New Treatment Possible For Kids With Sensory Processing Disorder

Fragile X syndrome in children is characterized by learning and cognitive impairments and usually falls under the category of Sensory Processing Disorder (or SPD). It can leave kids mentally handicapped, but new research will provide parents with hope for their kids. According to a study done by the journal Frontiers in Molecular Neuroscience, a medicine that helps regulate cyclic adenosine monophosphate (or cAMP) might help reduce or eliminate symptoms of SPD.

More than 90 percent of those on the autism spectrum will experience symptoms of SPD. This can leave patients with more or less sensitivity to sights, sounds, textures, and tastes. Patients will usually become uncomfortable or experience increased levels of agitation and anxiety.

Fragile X occurs when the corresponding mental retardation protein (FMRP) is deficient because of a gene mutation. This mutation leads to a variety of problems–obstacles that kids and their parents must learn to navigate around. In the study, scientists used fruit flies to find out whether or not pharmacological options might pose a solution. The mutated fruit flies experienced an improved response time versus normal flies.

The medicines that might eventually be used to help those with fragile X syndrome are well known among the medical community. Dipyridamole is typically used to help relieve patients who have blood clots, and lithium is a controversial yet powerful drug used to combat bipolar disorder or extreme depression. Lithium can also be used in conjunction with a number of other drugs to treat schizophrenia and other mental disorders. That these drugs might also help those with SPD was previously unknown.

Because there are a number of genes linked to the autism spectrum and SPD in general, a lot of research focuses on how to manage symptoms instead of how to eliminate them altogether. Right now researchers would like to conduct human trials to see how fragile X patients respond to drugs that regulate cAMP signaling.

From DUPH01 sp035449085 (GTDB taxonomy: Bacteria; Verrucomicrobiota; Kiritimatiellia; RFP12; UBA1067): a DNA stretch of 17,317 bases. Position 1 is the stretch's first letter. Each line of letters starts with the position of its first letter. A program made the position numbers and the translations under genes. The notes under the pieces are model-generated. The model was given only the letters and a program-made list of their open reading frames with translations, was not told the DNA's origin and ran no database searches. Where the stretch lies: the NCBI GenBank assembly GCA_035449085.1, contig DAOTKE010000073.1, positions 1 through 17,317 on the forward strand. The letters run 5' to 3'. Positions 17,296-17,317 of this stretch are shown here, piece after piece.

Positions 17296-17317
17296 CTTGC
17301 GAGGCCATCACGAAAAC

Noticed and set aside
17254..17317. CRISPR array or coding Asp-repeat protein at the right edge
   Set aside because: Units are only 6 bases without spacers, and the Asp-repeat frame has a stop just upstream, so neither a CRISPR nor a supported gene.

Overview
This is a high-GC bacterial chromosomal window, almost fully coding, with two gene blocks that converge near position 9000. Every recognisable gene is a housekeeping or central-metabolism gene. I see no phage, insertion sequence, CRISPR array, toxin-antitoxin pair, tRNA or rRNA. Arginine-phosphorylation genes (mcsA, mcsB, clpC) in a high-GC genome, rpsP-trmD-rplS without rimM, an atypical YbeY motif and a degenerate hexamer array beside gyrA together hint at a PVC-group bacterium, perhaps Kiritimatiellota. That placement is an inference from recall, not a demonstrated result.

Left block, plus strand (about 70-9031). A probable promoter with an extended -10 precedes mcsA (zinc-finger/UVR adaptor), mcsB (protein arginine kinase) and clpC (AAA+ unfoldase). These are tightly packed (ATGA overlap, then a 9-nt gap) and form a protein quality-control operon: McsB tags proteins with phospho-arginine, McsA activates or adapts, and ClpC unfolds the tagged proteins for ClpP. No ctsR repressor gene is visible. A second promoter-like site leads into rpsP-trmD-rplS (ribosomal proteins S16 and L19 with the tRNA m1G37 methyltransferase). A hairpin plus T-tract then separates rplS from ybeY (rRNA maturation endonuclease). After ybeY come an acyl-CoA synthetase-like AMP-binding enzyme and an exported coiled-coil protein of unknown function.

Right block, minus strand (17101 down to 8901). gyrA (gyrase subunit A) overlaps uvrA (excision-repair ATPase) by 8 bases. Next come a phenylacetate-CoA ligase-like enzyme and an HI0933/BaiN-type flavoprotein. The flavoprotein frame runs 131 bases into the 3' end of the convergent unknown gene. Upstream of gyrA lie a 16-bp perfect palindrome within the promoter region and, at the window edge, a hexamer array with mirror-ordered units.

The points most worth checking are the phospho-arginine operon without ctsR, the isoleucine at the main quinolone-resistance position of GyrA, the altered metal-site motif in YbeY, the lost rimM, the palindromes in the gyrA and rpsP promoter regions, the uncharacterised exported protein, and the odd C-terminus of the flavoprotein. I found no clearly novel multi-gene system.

October was Sensory Awareness Month, so this ray of light couldn’t have come at a better time. This is a great time to raise awareness for those suffering from SPD or similar behavioral and developmental disorders through outreach, fundraising, donation, and personal involvement.

What Is Touch Pressure?

Parents of children with SPD are often looking for ways to improve the lives of their children in every way possible. While it is a very hard concept considering that SPD research is minimal at best, we believe that there are certain methods of therapy that will allow parents to rest assured that they are helping their children as much as possible.

One version of assistance that we see many therapists suggest is “Deep Touch Pressure.” Deep touch pressure is a mode of therapy (or intervention) that has a focus on improving your child’s sensory modulation by reducing their responses to distracting stimuli. As you probably know by now, sensory modulation is a term used to describe the characteristics of a person who over-responds, under-responds, or fluctuates their responses to sensory inputs in a way that is disproportional to the input.

Sensory modulation affects everything from children who struggle to focus on tasks, sit down on a chair, or stay in the same place for a significant amount of time. This lack of focus is not simply your child having a “short attention span”, but it could be your child responding to the stimuli around them instead of staying focused on the task at hand. For example, it might be hard for them to sit down and stay still if they hear all of their peers sitting down, scooting their chairs, whispering, etc.

Children with SPD get distracted by many things, because their bodies respond to stimuli differently than most. As we have touched upon in previous articles, the best way to address this is to help your children form good habits, not to chastise the bad ones.